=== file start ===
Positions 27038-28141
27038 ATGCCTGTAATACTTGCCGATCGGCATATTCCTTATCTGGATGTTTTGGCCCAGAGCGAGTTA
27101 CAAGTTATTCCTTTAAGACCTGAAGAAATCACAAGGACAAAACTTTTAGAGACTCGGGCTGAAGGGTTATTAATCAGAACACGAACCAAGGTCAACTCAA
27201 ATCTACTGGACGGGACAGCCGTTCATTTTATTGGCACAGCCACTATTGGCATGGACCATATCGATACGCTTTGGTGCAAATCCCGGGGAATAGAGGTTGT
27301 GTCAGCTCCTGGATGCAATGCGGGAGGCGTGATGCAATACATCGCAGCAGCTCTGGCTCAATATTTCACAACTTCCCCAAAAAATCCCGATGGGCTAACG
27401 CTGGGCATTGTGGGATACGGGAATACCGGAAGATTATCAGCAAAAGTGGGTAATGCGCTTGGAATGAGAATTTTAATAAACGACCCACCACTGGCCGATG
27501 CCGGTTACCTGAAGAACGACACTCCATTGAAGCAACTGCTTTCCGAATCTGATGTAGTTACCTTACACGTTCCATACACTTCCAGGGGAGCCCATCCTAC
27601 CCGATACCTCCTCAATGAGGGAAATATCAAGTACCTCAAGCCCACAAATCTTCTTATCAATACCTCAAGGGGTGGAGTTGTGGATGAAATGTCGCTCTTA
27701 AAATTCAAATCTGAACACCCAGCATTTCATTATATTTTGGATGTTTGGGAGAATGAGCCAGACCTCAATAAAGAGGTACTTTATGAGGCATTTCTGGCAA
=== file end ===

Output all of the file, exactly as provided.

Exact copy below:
Positions 27038-28141
27038 ATGCCTGTAATACTTGCCGATCGGCATATTCCTTATCTGGATGTTTTGGCCCAGAGCGAGTTA
27101 CAAGTTATTCCTTTAAGACCTGAAGAAATCACAAGGACAAAACTTTTAGAGACTCGGGCTGAAGGGTTATTAATCAGAACACGAACCAAGGTCAACTCAA
27201 ATCTACTGGACGGGACAGCCGTTCATTTTATTGGCACAGCCACTATTGGCATGGACCATATCGATACGCTTTGGTGCAAATCCCGGGGAATAGAGGTTGT
27301 GTCAGCTCCTGGATGCAATGCGGGAGGCGTGATGCAATACATCGCAGCAGCTCTGGCTCAATATTTCACAACTTCCCCAAAAAATCCCGATGGGCTAACG
27401 CTGGGCATTGTGGGATACGGGAATACCGGAAGATTATCAGCAAAAGTGGGTAATGCGCTTGGAATGAGAATTTTAATAAACGACCCACCACTGGCCGATG
27501 CCGGTTACCTGAAGAACGACACTCCATTGAAGCAACTGCTTTCCGAATCTGATGTAGTTACCTTACACGTTCCATACACTTCCAGGGGAGCCCATCCTAC
27601 CCGATACCTCCTCAATGAGGGAAATATCAAGTACCTCAAGCCCACAAATCTTCTTATCAATACCTCAAGGGGTGGAGTTGTGGATGAAATGTCGCTCTTA
27701 AAATTCAAATCTGAACACCCAGCATTTCATTATATTTTGGATGTTTGGGAGAATGAGCCAGACCTCAATAAAGAGGTACTTTATGAGGCATTTCTGGCAA